Screen-printing and the home restoration continue to be the strongest markets for the company, which has about 25 employees, according to Davenport.
“A lot of our products come out of consumer requests,” Davenport said. “We typically start with soy,” he said, but also use other “environmentally friendly solutions” from corn oil to seaweed.
Alexander Manufacturing makes pens, emery boards and other products used for promotional purposes.
“We do pens for the White House for special occasions,” said Mike O’Connell, president of company, which moved its operations to Towanda in 1990, after starting in Lexington in 1943. He declined to say how many people work for the company but said it is doing well.
“One of the biggest things we produce is the pocket screwdriver,” O’Connell said. “Go to the bottom of your toolbox and you’ll probably find one. Look at the clip. It probably says, ‘Alexander.’”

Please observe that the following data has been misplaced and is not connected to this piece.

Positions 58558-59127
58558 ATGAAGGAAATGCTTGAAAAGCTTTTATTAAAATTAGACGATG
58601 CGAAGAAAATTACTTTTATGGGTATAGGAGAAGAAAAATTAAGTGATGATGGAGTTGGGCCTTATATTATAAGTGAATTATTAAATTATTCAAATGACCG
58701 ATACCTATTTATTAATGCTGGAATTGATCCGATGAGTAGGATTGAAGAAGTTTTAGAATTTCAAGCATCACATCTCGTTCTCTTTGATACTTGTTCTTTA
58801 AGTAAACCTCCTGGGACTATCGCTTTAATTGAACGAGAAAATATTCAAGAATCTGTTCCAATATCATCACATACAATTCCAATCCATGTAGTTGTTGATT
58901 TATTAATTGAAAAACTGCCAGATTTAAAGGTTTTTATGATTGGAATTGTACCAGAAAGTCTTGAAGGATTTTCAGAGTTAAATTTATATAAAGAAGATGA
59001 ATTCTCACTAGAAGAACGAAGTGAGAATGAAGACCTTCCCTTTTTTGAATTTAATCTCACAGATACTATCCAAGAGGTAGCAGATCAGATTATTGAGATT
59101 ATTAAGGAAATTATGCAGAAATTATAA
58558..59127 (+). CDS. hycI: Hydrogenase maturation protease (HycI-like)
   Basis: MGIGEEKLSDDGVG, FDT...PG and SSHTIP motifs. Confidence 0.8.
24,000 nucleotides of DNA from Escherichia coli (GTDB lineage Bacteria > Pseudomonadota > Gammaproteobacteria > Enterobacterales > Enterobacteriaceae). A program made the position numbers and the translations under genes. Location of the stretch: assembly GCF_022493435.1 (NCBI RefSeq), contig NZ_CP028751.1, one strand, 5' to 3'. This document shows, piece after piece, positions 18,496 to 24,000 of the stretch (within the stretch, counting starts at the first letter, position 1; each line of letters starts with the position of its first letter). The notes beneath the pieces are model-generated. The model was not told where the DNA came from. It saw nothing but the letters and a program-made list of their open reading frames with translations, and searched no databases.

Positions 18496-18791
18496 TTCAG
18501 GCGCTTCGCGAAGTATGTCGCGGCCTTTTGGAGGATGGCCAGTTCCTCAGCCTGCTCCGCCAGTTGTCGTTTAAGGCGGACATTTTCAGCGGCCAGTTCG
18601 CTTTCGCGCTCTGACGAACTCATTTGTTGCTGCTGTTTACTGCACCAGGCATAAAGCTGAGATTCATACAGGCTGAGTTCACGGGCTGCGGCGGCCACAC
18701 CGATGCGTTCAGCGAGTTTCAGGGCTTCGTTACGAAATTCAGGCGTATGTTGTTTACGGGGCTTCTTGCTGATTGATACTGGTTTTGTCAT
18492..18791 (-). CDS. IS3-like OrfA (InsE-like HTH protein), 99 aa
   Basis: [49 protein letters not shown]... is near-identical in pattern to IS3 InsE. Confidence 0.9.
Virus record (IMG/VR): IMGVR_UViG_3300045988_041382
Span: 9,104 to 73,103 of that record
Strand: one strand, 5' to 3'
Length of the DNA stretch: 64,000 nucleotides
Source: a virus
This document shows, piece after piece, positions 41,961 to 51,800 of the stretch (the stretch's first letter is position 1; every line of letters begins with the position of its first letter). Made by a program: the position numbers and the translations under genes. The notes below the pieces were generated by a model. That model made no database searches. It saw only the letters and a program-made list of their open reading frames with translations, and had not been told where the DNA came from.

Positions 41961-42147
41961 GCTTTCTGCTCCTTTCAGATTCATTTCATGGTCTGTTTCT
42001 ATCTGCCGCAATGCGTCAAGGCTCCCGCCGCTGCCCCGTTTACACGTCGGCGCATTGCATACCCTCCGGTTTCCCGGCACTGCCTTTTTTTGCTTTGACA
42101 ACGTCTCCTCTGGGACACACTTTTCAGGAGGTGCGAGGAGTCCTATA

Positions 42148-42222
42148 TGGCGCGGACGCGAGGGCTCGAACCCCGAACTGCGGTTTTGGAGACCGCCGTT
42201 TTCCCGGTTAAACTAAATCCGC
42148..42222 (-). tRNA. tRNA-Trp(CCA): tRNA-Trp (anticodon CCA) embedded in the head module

Candy production in McLean County isn’t the only sweet product that traces its roots to the 19th century.
The Funk family began commercial maple syrup production in Funks Grove in 1891. Other than a brief break during World War II, Funks Grove Maple Sirup has continued to be produced in Funks Grove since then.
The Funk family is still involved, producing an average of 1,800 gallons of syrup annually.
Bridgestone has bounced back from the recession, employing about 450 people now after sinking to 250 in 2009, Greutman said. More employees will be hired when a new production area in the plant, dedicated to the largest tires, is completed.
Mitsubishi, which produces the Outlander Sport SUV crossover, expects to meet its goal of producing 50,000 vehicles at the Bloomington-Normal plant this year.